|Omada Health CEO Sean Duffy|
Omada Health has revealed promising results from a study that looked at how well its digital health tools could help spur weight loss among Medicare members, a milestone for the company a couple of months after it roped in new funding to develop its health management program.
The study, which Omada conducted with Humana ($HUM), showed that 491 people lost an average of 8.7% of their body weight over 6 months while participating in the company's Prevent program. Prevent offers digital tools to help people reduce their risk for obesity-related chronic diseases such as Type 2 diabetes, including a wireless scale presynced to a patient's account, 24/7 access to a personal health coach and an online peer network so people on the cusp of chronic disease can find support.
The study findings are especially significant given the participants' age. People in the program were, on average, 70 years old, and their weight loss correlates with data from the Diabetes Prevention Program clinical trial. The trial found that people over 60 at risk for chronic disease have a 71% reduced risk of developing Type 2 diabetes at 3 years if they lose the same amout of weight, Omada said in a statement.
Adherence data from the study also weighed in Omada's favor. Seniors stuck with Prevent over time, with more than 85% of participants staying active in the program after 6 months, the company said.
"Diabetes and prediabetes prevalence in seniors is at serious levels, and type 2 diabetes is one of the biggest cost drivers in the health care system--especially for those 65 and older," Omada CEO Sean Duffy said in a statement. "These results demonstrate digital behavioral interventions like Prevent provide a scalable, effective option for reducing diabetes risk--and can help stem the tide of the chronic disease epidemic for America's seniors."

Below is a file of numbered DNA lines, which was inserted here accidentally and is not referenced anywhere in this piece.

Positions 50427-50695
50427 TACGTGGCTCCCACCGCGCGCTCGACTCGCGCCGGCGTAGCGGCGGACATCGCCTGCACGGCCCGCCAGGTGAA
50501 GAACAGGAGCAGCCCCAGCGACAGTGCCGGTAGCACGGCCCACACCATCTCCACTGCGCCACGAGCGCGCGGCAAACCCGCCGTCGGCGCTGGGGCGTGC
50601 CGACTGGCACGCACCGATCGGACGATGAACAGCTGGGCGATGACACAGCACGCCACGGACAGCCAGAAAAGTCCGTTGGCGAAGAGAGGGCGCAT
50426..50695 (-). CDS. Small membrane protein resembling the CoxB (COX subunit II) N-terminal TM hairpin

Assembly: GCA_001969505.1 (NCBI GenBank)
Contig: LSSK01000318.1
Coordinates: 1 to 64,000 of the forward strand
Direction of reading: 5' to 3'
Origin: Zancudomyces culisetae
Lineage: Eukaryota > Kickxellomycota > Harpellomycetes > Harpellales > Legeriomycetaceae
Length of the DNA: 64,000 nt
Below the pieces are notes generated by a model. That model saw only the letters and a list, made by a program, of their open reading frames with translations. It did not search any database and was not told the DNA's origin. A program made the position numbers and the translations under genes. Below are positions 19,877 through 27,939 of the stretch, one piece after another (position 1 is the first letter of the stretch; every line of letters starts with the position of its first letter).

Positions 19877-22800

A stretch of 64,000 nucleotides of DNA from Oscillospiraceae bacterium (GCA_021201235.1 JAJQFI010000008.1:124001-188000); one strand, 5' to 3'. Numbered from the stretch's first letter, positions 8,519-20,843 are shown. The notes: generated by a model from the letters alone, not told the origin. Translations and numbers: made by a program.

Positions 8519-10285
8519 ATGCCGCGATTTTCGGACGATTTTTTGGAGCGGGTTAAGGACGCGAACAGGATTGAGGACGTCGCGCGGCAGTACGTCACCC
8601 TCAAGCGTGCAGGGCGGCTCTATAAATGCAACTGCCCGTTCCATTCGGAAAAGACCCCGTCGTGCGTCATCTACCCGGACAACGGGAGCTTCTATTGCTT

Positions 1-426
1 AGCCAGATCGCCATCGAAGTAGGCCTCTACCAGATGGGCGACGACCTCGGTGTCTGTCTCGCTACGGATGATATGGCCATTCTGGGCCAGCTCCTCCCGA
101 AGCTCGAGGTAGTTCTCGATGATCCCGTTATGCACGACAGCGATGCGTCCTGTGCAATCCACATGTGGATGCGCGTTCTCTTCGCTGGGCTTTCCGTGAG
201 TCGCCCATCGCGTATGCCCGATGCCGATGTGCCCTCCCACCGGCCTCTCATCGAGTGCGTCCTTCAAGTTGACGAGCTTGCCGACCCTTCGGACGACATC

With positive study results in tow, Omada is planning to expand its program's reach. Earlier this year, the San Francisco-based company said it would kick off a similar trial for Medicaid members, and it has already made progress on that front. Omada is halfway through a usability study, and expects to kick off a clinical trial in the first quarter of 2016, Duffy told MedCityNews.
Eventually, the company's program results could convince the Centers for Medicare and Medicaid to reimburse for diabetes prevention. "There's a lot of dialogue at the CMS level for expanding coverage for these types of programs," Duffy said, as quoted by MedCityNews. "We will keep following this cohort."
Meanwhile, Omada continues to forge ahead with its Prevent program. In September, the company raked in $48 million in a Series C round led by Norwest Venture Partners, with existing funders such as Humana and new investors including GE Ventures chipping in funds. The program has already enrolled more than 20,000 participants, and Omada has boosted its employee base from 75 last year to more than 185 to support growth.
- here's the statement
- read the MedCityNews story